The red light-emitting phosphor (particles) used in this light-emitting device contains an Eu ion, and the Eu ion directly absorbs light having a wavelength of 350 to 420 nm emitted from a semiconductor light-emitter. For such a red light-emitting phosphor, a red light-emitting phosphor represented by the foregoing compositional formula (1) is preferred. A red light-emitting phosphor which is represented by the following compositional formula (2)
AEuaSmbZcM2O8  (2)
(wherein A is at least one element selected from the group consisting of Li, Na, K, Rb and Cs, Z is at least one element selected from rare earth elements including Y and excluding Eu and Sm, M is at least one element selected from Mo and W, a is a positive number satisfying 0.8: a≦1, b is 0 or a positive number satisfying 0<b≦0.2, c is 0 or a positive number satisfying 0<c≦0.2, and a+b+c=1) and which is in the form of particles having an average size of secondary particles of 40 to 200 μm, preferably 100 to 150 μm is also preferred.

In the particles of the red light-emitting phosphor represented by the compositional formula (2), an element indicated by A is at least one element selected from the group consisting of Li, Na, K, Rb and Cs, of which Li is preferred as A. Alternatively, it is also preferred to use, along with Li, at least one alkali metal selected from the group consisting of Na, K, Rb and Cs, preferably at least one alkali metal selected from the group consisting of Na and K, more preferably Na. Where A represents both Li and at least one alkali metal selected from the group consisting of Li, Na, K, Rb and Cs, a ratio of Li to A (p=Li/A) is preferably such that p≧0.4, more preferably p≦0.6, more preferably p≧0.7 and most preferably p≧0.8, and p<1, preferably p≦0.99, more preferably p≦0.95 ad most preferably p≦0.9.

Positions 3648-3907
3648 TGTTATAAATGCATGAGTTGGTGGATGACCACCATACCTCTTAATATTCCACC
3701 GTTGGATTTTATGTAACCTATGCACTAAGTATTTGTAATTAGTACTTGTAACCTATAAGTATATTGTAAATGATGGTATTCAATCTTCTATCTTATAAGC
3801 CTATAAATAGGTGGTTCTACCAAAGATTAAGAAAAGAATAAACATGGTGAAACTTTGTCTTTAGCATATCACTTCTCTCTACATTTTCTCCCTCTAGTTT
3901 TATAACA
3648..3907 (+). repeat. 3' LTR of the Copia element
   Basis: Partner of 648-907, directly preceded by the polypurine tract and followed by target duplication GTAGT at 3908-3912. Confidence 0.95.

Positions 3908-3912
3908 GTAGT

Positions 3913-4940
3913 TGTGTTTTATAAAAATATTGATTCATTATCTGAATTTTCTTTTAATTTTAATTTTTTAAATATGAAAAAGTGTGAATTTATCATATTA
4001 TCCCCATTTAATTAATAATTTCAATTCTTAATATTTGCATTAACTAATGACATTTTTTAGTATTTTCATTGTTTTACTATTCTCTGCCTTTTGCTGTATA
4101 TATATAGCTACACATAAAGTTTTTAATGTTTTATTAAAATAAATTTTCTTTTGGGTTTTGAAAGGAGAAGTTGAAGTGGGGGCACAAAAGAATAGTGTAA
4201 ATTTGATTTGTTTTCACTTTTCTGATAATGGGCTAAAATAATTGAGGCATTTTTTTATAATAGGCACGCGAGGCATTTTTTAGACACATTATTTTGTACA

The particles of the red light-emitting phosphor represented by the compositional formula (2) include those of the formula (2) wherein a satisfies 0.8≦a≦1 and thus, Eu and Sm and/or a rare earth element represented by Z are contained (i.e. 0.8≦a<1), and those which contain Eu alone (i.e. a=1).

In the compositional formula (2), the ratio of Eu (i.e. ‘a’) is a positive number satisfying 0.8≦a≦1, preferably 0.9≦a<1 (i.e. a ratio R of the Eu ion replaced by an ion of Sm and/or an rare earth element represented by Z is at 0≦R≦20 atomic %, preferably 0<R≦10 atomic %). If a is smaller than 0.8 (in case where the replacement ratio R exceeds 20%), satisfactory red light emission by excitation with light having about 400 nm in wavelength as set out hereinabove is not obtained.